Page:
Read CHAPTER VIII of The Sign of the Spider , free online book, by Bertram Mitford, on


The share market at Johannesburg was rapidly going to the deuce.

Some there were who ardently wished that Johannesburg itself had gone thither, before they had heard of its unlucky and delusive existence, and among this daily increasing number might now be reckoned Laurence Stanninghame. He, infected with the gambler’s fever of speculation, had not thought it worth while to “hedge”; it was to be all or nothing. And now, as things turned out, it was nothing. The old story a fictitious market, bolstered up by fictitious and inflated prices; a sudden “slump,” and then everybody with one mind eager to dispose of scrip, barely worth the paper of which it consisted in fact, unsaleable. King Scrip had landed his devoted subjects in a pretty hole.

“You’re not the only one, Stanninghame no, not by a long, long chalk,” said Rainsford ruefully, as they were talking matters over one day. “I’m hard hit myself, and I could point you out men here who were worth tens of thousands a month ago, and couldn’t muster a hard hundred cash at this moment if their lives depended on it worse, too, men whose overdraft is nearly as big as their capital was the same time back.”

“I suppose so. Yet most fellows of that kind are adepts at the fine old business quality of besting their neighbours, one in which I am totally lacking, possibly owing to want of practice. They can go smash and come up smiling, and in a little while be worth more than ever. They know how to do it, you see, and I don’t. Smash for me means smash, and that of a signally grievous kind.”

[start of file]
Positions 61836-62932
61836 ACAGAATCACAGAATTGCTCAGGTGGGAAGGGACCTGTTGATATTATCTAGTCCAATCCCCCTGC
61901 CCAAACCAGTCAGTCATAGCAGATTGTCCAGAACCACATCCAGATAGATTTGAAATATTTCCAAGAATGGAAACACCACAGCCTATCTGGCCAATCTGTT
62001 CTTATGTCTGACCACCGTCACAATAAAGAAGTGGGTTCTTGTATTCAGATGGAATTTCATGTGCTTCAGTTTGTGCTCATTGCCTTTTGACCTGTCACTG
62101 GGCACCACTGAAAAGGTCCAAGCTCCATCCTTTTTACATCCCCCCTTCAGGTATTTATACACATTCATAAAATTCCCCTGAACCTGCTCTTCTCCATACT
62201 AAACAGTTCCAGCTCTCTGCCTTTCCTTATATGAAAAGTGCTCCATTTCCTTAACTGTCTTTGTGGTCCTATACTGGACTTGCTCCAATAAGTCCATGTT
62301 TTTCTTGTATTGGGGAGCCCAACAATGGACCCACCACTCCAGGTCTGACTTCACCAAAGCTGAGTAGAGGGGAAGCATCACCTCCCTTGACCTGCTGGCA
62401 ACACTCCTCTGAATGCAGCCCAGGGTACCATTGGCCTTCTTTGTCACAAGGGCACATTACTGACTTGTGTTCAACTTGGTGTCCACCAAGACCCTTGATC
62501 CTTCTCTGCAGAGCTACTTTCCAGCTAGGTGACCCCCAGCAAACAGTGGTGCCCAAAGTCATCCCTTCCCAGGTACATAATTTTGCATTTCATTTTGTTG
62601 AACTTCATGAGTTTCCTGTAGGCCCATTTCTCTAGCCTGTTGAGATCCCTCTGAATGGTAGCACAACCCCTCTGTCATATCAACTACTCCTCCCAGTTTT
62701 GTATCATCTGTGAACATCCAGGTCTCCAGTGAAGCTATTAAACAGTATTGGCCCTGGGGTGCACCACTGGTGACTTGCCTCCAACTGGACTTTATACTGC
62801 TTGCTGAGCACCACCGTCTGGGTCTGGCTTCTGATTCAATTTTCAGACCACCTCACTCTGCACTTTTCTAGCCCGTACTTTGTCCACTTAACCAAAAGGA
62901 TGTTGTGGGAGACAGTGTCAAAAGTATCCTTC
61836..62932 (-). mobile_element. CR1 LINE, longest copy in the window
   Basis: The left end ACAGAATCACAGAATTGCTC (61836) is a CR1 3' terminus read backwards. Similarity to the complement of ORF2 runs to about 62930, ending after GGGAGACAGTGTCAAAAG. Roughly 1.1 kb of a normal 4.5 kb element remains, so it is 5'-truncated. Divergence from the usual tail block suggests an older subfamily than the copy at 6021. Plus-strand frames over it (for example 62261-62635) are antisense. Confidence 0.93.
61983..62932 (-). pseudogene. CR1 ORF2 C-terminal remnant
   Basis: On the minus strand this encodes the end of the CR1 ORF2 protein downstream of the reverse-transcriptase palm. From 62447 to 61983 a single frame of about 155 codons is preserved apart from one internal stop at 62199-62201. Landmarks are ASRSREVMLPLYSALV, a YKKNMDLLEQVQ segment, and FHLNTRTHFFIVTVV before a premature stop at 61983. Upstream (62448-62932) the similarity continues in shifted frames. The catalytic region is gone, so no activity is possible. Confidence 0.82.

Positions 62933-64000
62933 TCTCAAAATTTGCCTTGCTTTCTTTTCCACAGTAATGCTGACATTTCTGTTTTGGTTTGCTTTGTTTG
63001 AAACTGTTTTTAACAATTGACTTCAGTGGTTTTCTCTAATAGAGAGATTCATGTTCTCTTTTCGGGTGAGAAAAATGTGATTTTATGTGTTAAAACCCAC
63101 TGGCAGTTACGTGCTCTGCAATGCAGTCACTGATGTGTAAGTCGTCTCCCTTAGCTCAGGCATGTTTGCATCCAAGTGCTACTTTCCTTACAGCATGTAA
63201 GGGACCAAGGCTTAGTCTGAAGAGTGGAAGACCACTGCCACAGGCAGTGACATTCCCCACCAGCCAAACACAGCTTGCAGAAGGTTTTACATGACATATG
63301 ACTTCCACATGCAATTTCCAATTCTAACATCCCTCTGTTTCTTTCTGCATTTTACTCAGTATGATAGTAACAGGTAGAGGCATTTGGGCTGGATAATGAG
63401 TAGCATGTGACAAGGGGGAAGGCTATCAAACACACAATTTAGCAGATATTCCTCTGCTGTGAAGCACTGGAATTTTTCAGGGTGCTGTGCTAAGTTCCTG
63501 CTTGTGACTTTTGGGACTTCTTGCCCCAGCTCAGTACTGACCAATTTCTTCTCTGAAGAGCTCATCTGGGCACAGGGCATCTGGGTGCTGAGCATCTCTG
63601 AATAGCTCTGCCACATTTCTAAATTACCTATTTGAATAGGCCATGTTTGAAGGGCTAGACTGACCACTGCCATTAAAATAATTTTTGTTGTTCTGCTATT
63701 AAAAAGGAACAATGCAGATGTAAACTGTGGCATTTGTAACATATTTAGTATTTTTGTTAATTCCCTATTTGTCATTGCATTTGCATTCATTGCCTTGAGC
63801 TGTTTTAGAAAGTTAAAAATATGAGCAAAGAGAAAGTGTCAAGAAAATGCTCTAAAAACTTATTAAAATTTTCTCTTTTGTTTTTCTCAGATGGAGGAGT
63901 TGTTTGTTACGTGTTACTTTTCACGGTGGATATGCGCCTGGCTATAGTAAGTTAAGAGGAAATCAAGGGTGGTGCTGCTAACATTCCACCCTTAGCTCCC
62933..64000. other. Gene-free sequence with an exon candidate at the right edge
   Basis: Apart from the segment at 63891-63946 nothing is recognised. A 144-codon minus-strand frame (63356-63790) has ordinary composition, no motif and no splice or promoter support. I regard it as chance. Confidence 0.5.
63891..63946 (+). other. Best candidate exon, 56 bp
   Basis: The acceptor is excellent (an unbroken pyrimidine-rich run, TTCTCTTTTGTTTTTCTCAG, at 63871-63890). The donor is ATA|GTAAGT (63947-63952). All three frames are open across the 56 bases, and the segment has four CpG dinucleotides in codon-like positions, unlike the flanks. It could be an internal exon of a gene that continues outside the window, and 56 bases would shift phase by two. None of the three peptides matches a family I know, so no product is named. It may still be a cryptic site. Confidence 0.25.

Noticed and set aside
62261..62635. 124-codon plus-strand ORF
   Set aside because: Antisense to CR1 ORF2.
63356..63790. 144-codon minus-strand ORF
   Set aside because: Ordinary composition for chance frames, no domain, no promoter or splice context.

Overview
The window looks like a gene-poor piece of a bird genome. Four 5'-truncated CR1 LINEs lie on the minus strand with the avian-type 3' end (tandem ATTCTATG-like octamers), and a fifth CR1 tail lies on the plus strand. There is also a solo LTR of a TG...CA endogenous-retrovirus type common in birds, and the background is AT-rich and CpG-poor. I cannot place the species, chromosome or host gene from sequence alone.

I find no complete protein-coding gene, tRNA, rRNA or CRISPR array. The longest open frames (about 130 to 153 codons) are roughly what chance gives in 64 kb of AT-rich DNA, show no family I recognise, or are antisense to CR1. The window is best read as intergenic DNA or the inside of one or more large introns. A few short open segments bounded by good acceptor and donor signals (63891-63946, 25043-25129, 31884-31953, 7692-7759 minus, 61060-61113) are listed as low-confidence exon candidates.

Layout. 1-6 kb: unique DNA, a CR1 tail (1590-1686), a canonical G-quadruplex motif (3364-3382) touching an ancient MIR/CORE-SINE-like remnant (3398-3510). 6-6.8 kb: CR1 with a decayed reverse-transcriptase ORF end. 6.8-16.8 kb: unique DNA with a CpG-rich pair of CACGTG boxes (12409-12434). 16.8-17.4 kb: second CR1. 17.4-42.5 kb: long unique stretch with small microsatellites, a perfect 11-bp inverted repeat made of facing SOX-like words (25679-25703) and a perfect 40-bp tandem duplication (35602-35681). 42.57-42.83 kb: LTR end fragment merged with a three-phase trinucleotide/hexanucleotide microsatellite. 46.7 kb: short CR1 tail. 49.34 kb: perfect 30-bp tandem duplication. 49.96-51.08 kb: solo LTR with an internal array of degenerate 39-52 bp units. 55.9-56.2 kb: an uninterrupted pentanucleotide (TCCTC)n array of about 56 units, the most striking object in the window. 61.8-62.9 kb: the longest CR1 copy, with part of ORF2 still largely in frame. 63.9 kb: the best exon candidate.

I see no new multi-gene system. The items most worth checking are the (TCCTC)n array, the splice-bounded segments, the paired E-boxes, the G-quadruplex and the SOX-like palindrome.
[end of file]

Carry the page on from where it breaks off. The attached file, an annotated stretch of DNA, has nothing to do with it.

Rainsford looked at him curiously.

“Oh, bother it, Stanninghame, you’re no worse off than the rest of us. We’ve got to lie low and hang on for a bit, and watch our chances.”

“Possibly you are right, Rainsford. No doubt you are. Still every donkey knows where his own saddle galls him.”

“Rather, old chap,” replied the other, whose hat covered the total of his liability. “The only thing to do is to hold on tight, have a drink, and trust in Providence. We’ll go and have the drink.”

They adjourned to a convenient bar. It was about noon, and the place was fairly full. Here they found Holmes in the middle of a crowd, also Rankin and Wheeler. The consumption of “John Walker” was proceeding at a brisk rate.

“Hallo, Stanninghame, how are you?” cried Rankin; “haven’t seen you for a long time. I think another ‘smile’ wouldn’t hurt us, eh? What do you say? I’m doing bitters. Nothing like Angostura with a little drop of gin in it; gives tone to the system. What’s yours?”

Laurence named his, and the genial Rankin having shouted for it and other “rounds,” proceeded to unfold some wondrous scheme by which he was infallibly bound to retrieve all their fortunes at least cent. per cent. It was only a matter of a little capital. Anyone who had the foresight to intrust him with a few hundreds might consider his fortune made. But, somehow, nobody could be found to hand over those few hundreds. In point of fact, nobody had got them.

“Here, Rainsford,” sung out somebody, “we are tossing for another ’all round.’ Won’t your friend cut in?”

Laurence did cut in, and then Holmes, who, being of genial disposition, and very hard hit too in the scrip line, began uproariously to suggest a further “drown care.”

“Excuse me, eh, Holmes?” said Laurence. “It’s getting too thick, and I don’t think this is a sort of care that’ll bear drowning. I’m off. So-long, everybody.”

“Hold on, Stanninghame,” sung out Rankin, who was the most hospitable soul alive. “Come round to the house and dine with us. I’m just going along. We’d better do another bitters though, first. What do you say?”

But Laurence declined both hospitalities. A very dark mood was upon him one which rendered the idea of the society of his fellows distasteful to the last degree. So he left the carousing crowd, and betook himself to his quarters.